Further useful resources
British Cardiovascular Society. The future of cardiology report. Available at: https://www.britishcardiovascularsociety.org/news/the-future-of-cardiology [last accessed 13th November 2020].
Royal College of General Practitioners. Policy and campaigns: general practice post-Covid. Available at: https://www.rcgp.org.uk/policy/general-practice-post-covid.aspx [last accessed 13th November 2020].
1. British Cardiovascular Society. The future of cardiology. A Paper Produced by the British Cardiovascular Society Working Group on The Future of Cardiology, August 2020. Available at: https://www.britishcardiovascularsociety.org/news/the-future-of-cardiology [accessed August 2020].
2. British Heart Foundation. Nearly half of heart patients find it harder to get medical treatment in lockdown. News report 5th June 2020. Available at: https://www.bhf.org.uk/what-we-do/news-from-the-bhf/news-archive/2020/june/half-heart-patients-harder-get-medical-treatment-lockdown [accessed August 2020].
3. Forchini G, Lochen A, Hallet T, et al. Imperial College COVID-19 response team. Report 28: Excess non-COVID-19 deaths in England and Wales between 29th February and 5th June 2020. Imperial College London (18-06-2020). https://doi.org/10.25561/79984
4. Wu J, Mamas M A, Mohamed M O, et al. Place and causes of acute cardiovascular mortality during the COVID-19 pandemic. Heart 2020, published online first 28th September 2020. http://dx.doi.org/10.1136/heartjnl-2020-317912
5. National Health Service. Using the NHS and other health services during coronavirus. 2020. Available at: https://www.nhs.uk/conditions/coronavirus-covid-19/social-distancing/using-the-nhs-and-other-health-services/ [accessed August 2020].
6. The Times. Coronavirus: NHS data shows 15m on ‘hidden waiting list’. News report August 27th 2020. Available at: https://www.thetimes.co.uk/article/coronavirus-nhs-data-shows-15m-on-hidden-waiting-list-w250vxvz6 [accessed August 2020].
7. Mafham M, Spata E, Goldacre R, Gair D, Curnow P, Bray M. COVID-19 pandemic and admission rates for and management of acute coronary syndromes in England. The Lancet. 2020;396:381–9. https://doi.org/10.1016/S0140-6736(20)31356-8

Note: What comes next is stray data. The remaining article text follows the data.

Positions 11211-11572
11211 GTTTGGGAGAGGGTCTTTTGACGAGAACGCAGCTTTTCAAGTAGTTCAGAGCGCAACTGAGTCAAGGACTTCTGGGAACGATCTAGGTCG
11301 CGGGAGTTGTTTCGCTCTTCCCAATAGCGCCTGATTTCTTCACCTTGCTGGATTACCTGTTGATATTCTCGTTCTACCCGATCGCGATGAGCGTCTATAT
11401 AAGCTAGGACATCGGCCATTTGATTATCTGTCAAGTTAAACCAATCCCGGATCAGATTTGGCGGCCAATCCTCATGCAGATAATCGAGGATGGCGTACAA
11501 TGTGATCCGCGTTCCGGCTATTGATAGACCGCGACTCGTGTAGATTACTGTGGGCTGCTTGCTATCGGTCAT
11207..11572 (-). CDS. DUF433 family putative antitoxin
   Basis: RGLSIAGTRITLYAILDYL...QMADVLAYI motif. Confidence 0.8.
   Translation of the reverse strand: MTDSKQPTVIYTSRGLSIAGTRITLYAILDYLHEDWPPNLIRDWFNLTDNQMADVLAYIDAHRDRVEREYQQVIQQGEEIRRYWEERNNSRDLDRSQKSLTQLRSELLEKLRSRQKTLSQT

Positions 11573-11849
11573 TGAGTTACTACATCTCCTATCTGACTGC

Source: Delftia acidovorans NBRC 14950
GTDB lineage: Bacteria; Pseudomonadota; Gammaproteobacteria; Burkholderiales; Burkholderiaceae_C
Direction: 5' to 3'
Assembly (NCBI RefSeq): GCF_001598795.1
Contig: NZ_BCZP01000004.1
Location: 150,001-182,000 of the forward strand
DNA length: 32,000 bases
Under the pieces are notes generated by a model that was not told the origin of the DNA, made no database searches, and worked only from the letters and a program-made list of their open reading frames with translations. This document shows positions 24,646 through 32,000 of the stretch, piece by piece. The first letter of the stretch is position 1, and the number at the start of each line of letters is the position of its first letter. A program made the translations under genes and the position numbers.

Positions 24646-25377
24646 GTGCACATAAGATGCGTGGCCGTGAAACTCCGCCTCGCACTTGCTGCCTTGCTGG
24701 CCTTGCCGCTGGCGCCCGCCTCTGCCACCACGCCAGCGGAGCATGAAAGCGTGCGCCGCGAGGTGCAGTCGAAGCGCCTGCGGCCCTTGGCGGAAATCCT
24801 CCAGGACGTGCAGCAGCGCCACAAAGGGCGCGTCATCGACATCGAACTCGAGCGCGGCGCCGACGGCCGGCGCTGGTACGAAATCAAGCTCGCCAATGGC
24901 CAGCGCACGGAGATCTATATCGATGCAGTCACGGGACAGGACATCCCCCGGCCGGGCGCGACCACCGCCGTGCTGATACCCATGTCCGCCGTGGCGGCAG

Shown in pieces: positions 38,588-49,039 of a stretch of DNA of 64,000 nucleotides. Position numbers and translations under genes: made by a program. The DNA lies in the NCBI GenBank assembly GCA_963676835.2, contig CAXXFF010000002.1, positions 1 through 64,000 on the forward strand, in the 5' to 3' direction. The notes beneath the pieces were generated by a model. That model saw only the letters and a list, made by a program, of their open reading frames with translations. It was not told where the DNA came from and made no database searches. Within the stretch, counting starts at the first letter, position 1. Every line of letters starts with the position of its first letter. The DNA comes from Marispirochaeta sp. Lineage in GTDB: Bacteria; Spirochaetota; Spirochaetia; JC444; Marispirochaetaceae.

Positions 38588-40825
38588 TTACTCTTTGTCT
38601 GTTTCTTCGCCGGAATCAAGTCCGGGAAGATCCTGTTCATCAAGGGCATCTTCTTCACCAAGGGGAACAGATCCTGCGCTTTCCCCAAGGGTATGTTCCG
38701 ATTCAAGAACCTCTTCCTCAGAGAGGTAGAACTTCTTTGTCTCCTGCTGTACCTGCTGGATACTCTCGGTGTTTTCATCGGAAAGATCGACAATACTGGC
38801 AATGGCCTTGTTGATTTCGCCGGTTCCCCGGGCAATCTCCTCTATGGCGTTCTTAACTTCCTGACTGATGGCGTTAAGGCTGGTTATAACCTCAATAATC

8. National Health Service. NHS long term plan: cardiovascular disease. Chapter 3: Further progress on care quality and outcomes. 2019. Available at: https://www.longtermplan.nhs.uk/online-version/chapter-3-further-progress-on-care-quality-and-outcomes/better-care-for-major-health-conditions/cardiovascular-disease/ [last accessed August 2020].
9. Royal College of General Practitioners. General practice in the post-Covid world: challenges and opportunities for general practice. 2020. Available at: https://www.rcgp.org.uk/-/media/Files/News/2020/general-practice-post-covid-rcgp.ashx?la=en [accessed August 2020].
10. Topol E. The Topol Review: Preparing the healthcare workforce to deliver the digital future. An independent review on behalf of the Secretary of State for Health and Social Care, February 2019. Available at: https://topol.hee.nhs.uk/ [last accessed 13th November 2020].
11. Ofcom. A decade of digital dependency. News report, 2nd August 2018. Available at: https://www.ofcom.org.uk/about-ofcom/latest/features-and-news/decade-of-digital-dependency [last accessed 13th November 2020].
12. National Institute for Health and Care Excellence. Hypertension in adults: diagnosis and management. NICE guideline [NG136], August 2019. Available at: https://www.nice.org.uk/guidance/ng136/chapter/Recommendations [last accessed 13th November 2020].
13. Department of Health & Social Care / Public Health England. The national flu immunisation programme 2020 to 2021 – update. 5th August 2020. Available at: https://www.england.nhs.uk/wp-content/uploads/2020/05/Letter_AnnualFlu_2020-21_20200805.pdf [last accessed 13th November 2020].
14. National Health Service. Health A to Z. Atrial fibrillation, 24th April 2018. Available at: https://www.nhs.uk/conditions/atrial-fibrillation/causes/ [last accessed 13th November 2020].
15. Royal Pharmaceutical Society/UKCPA/PCPA/PCCS. Guidance for the safe switching of warfarin to direct oral anticoagulants (DOACs) for patients with non-valvular AF and venous thromboembolism (DVT / PE) during the coronavirus pandemic. Published 26th March 2020. Available at: https://www.rpharms.com/Portals/0/RPS%20document%20library/Open%20access/Coronavirus/FINAL%20Guidance%20on%20safe%20switching%20of%20warfarin%20to%20DOAC%20COVID-19%20Mar%202020.pdf?ver=2020-03-26-180945-627 [last accessed 13th November 2020].
16. Campbell J, Fletcher E, Britten N, et al. Telephone triage for management of same-day consultation requests in general practice (the ESTEEM trial): a cluster-randomised controlled trial and cost-consequence analysis. The Lancet 2014;384:1859–68. https://doi.org/10.1016/S0140-6736(14)61058-8
17. Department of Health and Social Care. Press release: New obesity strategy unveiled as country urged to lose weight to beat coronavirus (COVID-19) and protect the NHS, 27th July 2020. Available at: https://www.gov.uk/government/news/new-obesity-strategy-unveiled-as-country-urged-to-lose-weight-to-beat-coronavirus-covid-19-and-protect-the-nhs [last accessed 13th November 2020].
18. Guan W, Liang W, Zhao Y, et al. Comorbidity and its impact on 1,590 patients with COVID-19 in China: a nationwide analysis. Eur Respir J 2020;55(5):2000547. https://doi.org/10.1183/13993003.00547-2020